So, I have another sticky content and commentary for you. (Here‘s the other.) This one was written by me in the Summer of 2013, before I proposed to Hayley but as I was beginning to suspect I would want to. I asked myself, what techniques apart from good listening skills and practicing the five love languages should married people (specifically my future self) employ to develop a healthy relationship long term. In my infinite youthful wisdom here’s what I came up with:

Content:

Once a week we will do relationship building activities:

1 intimacy (4)
2 book time (7)
3 project time (5)
4 date night (6)
<5> future planning (3)
Commentary:

Weekly relationship building activities sound great on paper, but are hard to practice. The goal was to have “date night” where we didn’t do dates, but did intentional marriage care once a week. It seems like a slightly too high of tax on the individuals’ time, but a really well intentioned and sincere attempt to value a relationship and put in the effort to make it work.
So the numbers are the weeks in a month so the first four would happen every month and the last one would only happen four or five times a year. The parenthetical number is roughly the amount of hours that should be blocked off for this activity.
Still fresh to marriage, but with a little experience, I would recommend these as the schedule allows. So if you have kids and both work outside the home, maybe you can only get this time once a month; if you don’t have kids and/or one of you is a homemaker, maybe you can do this every week; I think every other week is probably the rate Hayley and I could commit to with no kids and both working outside the home. As for the time frame, I think those will vary by couple but are wise to consider since different types of intentional married couple practices take longer than others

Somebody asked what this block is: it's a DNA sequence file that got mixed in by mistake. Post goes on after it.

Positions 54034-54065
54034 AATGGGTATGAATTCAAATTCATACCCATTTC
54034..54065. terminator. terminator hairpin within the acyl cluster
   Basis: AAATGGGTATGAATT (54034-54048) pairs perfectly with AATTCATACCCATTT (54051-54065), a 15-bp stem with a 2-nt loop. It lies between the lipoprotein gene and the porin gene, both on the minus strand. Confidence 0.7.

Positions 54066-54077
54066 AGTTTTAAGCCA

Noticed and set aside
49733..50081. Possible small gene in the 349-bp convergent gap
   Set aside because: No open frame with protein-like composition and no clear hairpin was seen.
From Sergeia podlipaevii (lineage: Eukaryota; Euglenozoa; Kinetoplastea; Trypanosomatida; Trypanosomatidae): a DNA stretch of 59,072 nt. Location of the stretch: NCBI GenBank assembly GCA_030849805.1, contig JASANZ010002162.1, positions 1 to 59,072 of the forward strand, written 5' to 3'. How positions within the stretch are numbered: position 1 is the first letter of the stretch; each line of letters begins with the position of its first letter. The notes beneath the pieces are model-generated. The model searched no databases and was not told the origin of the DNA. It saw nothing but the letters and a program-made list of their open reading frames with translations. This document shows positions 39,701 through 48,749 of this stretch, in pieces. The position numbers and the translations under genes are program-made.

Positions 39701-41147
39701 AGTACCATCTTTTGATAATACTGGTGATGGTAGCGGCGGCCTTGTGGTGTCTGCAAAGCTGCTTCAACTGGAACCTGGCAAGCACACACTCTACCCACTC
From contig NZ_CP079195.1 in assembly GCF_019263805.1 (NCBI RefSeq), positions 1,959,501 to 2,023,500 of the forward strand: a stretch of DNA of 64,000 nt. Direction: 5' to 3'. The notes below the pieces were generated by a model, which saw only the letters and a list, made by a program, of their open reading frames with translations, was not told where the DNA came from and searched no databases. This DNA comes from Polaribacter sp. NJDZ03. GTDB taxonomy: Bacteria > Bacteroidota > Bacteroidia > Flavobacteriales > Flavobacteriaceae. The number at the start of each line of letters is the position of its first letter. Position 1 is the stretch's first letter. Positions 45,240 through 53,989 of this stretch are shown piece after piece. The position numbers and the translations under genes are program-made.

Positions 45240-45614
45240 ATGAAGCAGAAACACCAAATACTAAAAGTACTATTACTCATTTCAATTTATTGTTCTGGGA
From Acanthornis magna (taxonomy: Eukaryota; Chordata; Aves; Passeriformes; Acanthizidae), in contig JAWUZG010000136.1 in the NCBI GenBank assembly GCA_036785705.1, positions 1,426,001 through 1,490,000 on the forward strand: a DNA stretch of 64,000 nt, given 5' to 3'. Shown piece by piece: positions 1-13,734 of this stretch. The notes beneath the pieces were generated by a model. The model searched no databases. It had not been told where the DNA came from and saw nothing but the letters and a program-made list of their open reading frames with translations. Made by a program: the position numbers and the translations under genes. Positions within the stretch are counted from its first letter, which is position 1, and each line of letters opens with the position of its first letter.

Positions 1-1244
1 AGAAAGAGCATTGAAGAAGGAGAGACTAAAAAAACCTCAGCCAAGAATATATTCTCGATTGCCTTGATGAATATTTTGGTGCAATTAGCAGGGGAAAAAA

Intimacy was kind of a catch all word describing a type of date night. This time was for  intentional and fostered intimacy between the two of you not being expressed with persons outside the marriage. So getting coffee wouldn’t count, going to a movie wouldn’t count, but reading each other’s journals would, being sexual would. I still think this is a good practice within a marriage and articulating it for what it is helps too. Something that conveys, “I only share this with you; I trust you with my vulnerabilities; I love you and want to see/feel/hear/know you for you.”

Book time was meant to provide space for us to meet and read a book on an idea one or both of us was troubled by. Alternatively, we could each bring book reports on what we had been reading lately and think together. The idea was that we would get on the same page or at least hear each other out as we are learning and growing and changing as intellectual individuals. I still think this is a great idea, but I’m less convinced it needs a formal time. Maybe if we were reading something together, a set aside time would be helpful, but if we’re only offering reports to each other, I think that can and should happen as we are reading. In fact, I think it could be harmful to convey that we only want to hear what each other is thinking on/reading about once a month. So, I would scratch this from the list.